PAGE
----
# The Importance of Present Value to Corporate Finance

The concept of present value lies at the core of finance. Every time a business does something that will result in a future payoff or a future obligation, it must calculate the present value of the future cash inflow or outflow. Understanding the concept of the time value of money is crucial, whether you are managing a laundromat or a multimillion dollar corporation -- or even just balancing your checkbook.

## Future Payoff

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Simply put, money at hand is always more valuable than a future payoff. Even if there is zero risk of being unable to collect a future payment, receiving money sooner is to your advantage, since you can place it in a bank and receive interest. When interest rates are 10 percent, for example, receiving \$100 today is the equivalent of getting \$110 in a year. In the first case, you can place the \$100 in a bank and receive \$110 in a year. The formula for calculating the present value of a future payoff is: Cash Flow divided by (1+ interest rate). The present value of \$110 in one year, where interest rates are 10 percent, equals \$110 divided by (1+10%), or \$110/1.1 = \$100.

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## Risk

In business, very few, if any, future payoffs are certain. No matter how confident you are of a future receipt, there is always the chance that the money may not come in. If, for example, you have the option to receive \$100 from a buyer of your goods now or receive \$110 from that customer in a year, the two options are not equivalent unless this party is a bank or the government. The first option is far superior, as it involves no risk; you're essentially guaranteed to end up with \$110 by placing the \$100 in a bank now and waiting a year. In the second case, there is a chance you may get less than \$110 in a year or get nothing at all.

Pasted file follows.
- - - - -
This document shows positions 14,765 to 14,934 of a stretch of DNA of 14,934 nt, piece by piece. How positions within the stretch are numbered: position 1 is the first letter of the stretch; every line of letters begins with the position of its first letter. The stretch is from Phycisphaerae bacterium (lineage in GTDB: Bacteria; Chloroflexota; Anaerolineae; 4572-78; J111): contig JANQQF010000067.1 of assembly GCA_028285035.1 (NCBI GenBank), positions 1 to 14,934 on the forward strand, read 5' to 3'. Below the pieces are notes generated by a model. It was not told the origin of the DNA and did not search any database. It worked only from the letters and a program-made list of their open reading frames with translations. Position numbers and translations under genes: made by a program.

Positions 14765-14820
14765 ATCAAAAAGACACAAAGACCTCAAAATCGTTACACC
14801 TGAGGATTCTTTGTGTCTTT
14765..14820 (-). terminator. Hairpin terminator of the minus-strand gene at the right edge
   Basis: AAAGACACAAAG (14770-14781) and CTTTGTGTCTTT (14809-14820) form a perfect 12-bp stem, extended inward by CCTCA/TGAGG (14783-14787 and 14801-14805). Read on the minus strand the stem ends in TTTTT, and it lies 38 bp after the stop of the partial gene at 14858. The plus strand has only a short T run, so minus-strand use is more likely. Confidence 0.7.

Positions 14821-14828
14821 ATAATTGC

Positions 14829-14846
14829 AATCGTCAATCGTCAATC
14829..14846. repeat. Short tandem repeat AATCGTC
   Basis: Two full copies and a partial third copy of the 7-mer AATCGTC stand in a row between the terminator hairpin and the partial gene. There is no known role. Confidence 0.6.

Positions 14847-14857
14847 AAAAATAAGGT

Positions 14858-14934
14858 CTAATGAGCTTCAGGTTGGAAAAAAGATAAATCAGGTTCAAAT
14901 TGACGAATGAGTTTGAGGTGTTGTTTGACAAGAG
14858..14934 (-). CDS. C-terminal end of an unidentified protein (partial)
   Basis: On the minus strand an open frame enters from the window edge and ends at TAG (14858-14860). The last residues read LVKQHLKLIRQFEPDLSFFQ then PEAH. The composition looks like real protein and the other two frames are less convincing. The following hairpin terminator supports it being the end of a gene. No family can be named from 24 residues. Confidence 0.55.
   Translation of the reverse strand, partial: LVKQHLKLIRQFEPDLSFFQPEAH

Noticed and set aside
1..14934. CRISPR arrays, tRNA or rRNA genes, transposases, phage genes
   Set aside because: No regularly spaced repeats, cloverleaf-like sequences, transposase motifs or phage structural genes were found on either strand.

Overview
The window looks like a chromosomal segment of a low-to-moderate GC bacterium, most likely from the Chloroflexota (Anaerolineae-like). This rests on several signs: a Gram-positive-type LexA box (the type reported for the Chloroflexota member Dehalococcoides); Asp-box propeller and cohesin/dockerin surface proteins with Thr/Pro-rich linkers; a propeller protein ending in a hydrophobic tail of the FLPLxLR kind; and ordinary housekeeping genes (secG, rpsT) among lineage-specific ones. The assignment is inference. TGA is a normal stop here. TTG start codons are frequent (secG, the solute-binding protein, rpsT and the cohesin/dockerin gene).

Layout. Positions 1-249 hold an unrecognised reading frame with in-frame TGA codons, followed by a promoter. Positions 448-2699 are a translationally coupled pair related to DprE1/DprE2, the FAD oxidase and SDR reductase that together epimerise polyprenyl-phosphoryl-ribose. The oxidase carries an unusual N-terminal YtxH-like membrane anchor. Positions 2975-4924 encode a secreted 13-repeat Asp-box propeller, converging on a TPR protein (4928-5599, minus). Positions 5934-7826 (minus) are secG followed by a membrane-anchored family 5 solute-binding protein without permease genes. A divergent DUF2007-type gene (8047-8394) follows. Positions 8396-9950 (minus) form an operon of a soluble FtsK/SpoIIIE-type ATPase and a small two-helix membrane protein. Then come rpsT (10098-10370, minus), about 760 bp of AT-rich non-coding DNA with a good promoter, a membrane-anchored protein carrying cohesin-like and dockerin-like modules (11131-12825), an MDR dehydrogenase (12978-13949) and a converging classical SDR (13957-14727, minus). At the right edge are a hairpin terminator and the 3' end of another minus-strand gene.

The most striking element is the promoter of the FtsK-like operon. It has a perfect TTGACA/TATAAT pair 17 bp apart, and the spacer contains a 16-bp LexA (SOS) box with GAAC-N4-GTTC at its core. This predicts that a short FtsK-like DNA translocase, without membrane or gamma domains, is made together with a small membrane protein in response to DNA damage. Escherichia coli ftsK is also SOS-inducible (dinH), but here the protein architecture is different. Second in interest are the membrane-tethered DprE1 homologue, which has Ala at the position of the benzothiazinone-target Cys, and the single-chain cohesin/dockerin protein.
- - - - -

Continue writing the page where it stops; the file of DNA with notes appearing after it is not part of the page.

## Discount Rate

Since money expected from a third party carries a higher risk than money deposited in a bank, this risk must be somehow quantified. In business finance, this is done through the discount rate. Instead of using the interest rate offered by the average bank, business people use a higher rate, also known as the discount rate, when calculating future, risky payoffs. The higher the risk, the greater the discount rate. Money expected from a reliable borrower may carry a discount rate of 15 percent, for example, while funds to be received from a risky client may have a 20-percent discount rate. A \$115 payment anticipated from the first entity and \$120 expected from the second client will then both have a present value of \$100. Assigning a precise discount rate to a specific future cash flow is a complex science.